Recently Dear Liz responded to a reader asking how to let somebody know she was concerned with how many prescription drugs a friend was taking. Liz asked Jim LaPierre to weigh in and he said what I wish Abby had replied with the reader with the overweight stepmother.

Here is what Jim had to say:

I’ve been asked this countless times. To an addictions counselor, it translates to, “I’m pretty sure my friend is waist deep in quick sand, but I’m afraid I’ll hurt their feelings by mentioning it.” Maybe expressing our concern over a possible substance use disorder should not be akin to, “Janet, you really seem to be packing on the pounds these days!”

I get it. Folks tend to fear conflict and therefore anticipate defensiveness. Showing concern for your loved one on sensitive topics can be a bit of an art form. Most counselors would suggest that the finesse you’re looking for would come through making, “I statements.”

As cheesy as that may sound, saying to your friend, “You seem to be taking too many medications” will be received very differently than saying, “I’m concerned about how your medications are affecting you.” “You” triggers defensiveness because it points at my friend’s choices. “I” need not trigger defensiveness because I’m expressing concern for you as my friend.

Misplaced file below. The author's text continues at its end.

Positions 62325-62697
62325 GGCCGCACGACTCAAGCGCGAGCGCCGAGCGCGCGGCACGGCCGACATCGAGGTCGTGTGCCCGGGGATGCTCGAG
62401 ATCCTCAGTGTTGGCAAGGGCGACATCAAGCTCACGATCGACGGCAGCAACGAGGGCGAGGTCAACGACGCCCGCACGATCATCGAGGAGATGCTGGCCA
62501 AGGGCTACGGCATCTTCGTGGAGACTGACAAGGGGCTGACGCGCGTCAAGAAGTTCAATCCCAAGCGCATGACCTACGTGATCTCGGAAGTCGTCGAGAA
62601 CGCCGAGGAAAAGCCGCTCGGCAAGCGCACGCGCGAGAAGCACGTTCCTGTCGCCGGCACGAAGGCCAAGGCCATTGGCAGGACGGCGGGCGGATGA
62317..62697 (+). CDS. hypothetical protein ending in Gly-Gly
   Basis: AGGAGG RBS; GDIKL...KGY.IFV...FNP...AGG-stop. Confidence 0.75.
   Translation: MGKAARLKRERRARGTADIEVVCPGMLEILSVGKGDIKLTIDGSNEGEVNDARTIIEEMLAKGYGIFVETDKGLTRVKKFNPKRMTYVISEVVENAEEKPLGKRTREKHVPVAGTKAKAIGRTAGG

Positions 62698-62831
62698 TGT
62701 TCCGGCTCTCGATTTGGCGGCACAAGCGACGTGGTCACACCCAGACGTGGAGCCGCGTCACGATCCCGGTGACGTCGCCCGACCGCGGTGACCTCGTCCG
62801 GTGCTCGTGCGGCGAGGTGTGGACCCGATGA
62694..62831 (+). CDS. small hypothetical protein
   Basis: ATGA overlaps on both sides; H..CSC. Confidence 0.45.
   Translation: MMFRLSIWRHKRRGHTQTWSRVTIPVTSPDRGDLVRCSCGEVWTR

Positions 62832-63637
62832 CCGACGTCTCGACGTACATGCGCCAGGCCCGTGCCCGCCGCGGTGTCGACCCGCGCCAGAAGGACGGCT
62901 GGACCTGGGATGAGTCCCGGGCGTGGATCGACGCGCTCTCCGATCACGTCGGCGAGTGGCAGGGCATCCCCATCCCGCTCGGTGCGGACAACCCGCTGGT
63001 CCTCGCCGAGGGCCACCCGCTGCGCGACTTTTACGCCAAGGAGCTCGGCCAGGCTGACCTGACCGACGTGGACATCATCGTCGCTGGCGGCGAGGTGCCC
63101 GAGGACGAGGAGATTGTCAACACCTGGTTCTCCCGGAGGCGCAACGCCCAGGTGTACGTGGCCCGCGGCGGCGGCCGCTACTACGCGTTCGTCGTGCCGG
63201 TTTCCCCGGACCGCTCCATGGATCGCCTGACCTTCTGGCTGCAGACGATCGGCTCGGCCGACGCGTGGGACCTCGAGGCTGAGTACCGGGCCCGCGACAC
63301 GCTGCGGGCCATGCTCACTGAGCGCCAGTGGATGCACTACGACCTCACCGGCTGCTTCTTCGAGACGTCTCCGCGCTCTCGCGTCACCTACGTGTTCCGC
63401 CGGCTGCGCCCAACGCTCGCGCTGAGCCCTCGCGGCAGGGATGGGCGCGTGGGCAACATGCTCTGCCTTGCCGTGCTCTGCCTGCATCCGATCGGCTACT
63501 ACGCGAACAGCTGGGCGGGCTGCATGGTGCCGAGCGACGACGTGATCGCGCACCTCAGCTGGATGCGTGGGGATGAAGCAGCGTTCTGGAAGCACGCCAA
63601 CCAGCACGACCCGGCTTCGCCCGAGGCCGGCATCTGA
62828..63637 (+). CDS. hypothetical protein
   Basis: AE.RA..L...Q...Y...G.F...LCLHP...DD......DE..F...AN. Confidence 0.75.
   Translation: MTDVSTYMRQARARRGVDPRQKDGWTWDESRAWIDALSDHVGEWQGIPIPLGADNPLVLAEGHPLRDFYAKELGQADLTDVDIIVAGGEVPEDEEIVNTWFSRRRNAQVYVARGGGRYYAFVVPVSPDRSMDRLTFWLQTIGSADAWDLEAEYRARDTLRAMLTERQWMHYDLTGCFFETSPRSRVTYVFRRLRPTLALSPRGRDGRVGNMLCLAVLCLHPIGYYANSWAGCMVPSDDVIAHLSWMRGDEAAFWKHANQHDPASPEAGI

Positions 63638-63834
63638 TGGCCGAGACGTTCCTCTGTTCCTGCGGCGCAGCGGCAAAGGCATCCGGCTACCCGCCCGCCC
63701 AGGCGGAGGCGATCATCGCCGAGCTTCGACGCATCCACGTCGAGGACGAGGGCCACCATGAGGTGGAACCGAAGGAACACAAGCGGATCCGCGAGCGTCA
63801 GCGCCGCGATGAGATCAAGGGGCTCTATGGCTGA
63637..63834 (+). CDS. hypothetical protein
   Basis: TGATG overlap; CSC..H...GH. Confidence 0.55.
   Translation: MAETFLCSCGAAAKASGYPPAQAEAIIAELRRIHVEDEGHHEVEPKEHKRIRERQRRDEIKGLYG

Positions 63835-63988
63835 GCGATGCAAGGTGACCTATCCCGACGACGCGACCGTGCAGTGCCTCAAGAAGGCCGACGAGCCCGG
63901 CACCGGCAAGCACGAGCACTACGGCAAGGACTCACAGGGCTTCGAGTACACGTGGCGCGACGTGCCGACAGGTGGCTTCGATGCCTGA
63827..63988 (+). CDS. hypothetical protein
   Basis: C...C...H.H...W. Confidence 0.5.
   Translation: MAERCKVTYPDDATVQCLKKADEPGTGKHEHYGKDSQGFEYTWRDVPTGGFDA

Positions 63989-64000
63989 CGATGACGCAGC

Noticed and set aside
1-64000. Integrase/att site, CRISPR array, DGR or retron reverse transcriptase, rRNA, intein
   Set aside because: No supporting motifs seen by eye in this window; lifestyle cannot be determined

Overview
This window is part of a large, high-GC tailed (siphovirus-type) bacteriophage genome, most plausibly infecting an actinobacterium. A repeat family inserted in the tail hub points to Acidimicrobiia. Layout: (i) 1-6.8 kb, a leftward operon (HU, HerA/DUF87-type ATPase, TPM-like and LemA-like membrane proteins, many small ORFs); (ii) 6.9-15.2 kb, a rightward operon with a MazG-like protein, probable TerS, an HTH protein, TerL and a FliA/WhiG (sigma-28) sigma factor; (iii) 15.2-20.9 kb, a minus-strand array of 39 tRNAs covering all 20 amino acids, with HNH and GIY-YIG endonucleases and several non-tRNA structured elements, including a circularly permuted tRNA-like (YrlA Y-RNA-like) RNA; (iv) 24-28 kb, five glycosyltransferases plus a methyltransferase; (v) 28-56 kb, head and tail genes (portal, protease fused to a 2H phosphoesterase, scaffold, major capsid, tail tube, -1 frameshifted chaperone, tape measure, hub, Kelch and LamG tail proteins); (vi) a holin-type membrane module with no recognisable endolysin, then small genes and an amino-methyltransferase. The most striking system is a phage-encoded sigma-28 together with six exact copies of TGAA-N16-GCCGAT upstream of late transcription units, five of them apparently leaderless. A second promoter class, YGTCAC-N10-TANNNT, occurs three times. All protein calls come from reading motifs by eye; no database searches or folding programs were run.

I suggest to folks that when they’re concerned about being misunderstood that they lead with their fears. Example: “Janet, I want to talk to you about something but I’m afraid it’ll come out wrong.” By doing this, we’re enlisting our friend’s support and patience in expressing our concerns.

Think about what you’ve seen that’s changed. What’s different that’s raised your concerns? I’m assuming here that you haven’t just been snooping through her medicine cabinet and are genuinely worried. Expressing this as directly and succinctly as possible is your best bet.

Express your concerns without expectation. Give your friend time to consider whether this is something they need to look at. Don’t get hung up on whether you’re right or wrong – sharing your concerns is a way of showing love. The world needs more of that.

You might be able to help a friend or family member make lifestyle changes that can save their life… and maybe you can’t. If you follow Jim’s advice you’ve done your best.

Before you do anything about alerting a dear one to his or her need to lose weight, examine your motives. Where is this “concern” coming from. Is it concern or judgment? Should you tell somebody they need to lose weight? In my opinion you should not, but that’s not the same as letting somebody know you’re concerned about lifestyle choices that might help that person live a longer and healthier life.


Jackie Conn

About Jackie Conn

Jackie Conn is married and has four grown daughters and four grandchildren. She is a Weight Watchers success story. She's a weight loss expert with 25 years of experience guiding women and men to their weight-related goals. Her articles on weight management have been published in health, family and women's magazines. She has been a regular guest on Channel 5 WABI news, FOX network morning program Good Day Maine and 207 on WCSH.